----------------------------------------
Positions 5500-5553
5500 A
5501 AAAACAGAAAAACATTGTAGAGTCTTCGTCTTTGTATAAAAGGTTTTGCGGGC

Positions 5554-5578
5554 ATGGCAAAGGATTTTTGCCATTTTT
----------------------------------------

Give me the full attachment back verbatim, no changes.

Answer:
Positions 5500-5553
5500 A
5501 AAAACAGAAAAACATTGTAGAGTCTTCGTCTTTGTATAAAAGGTTTTGCGGGC

Positions 5554-5578
5554 ATGGCAAAGGATTTTTGCCATTTTT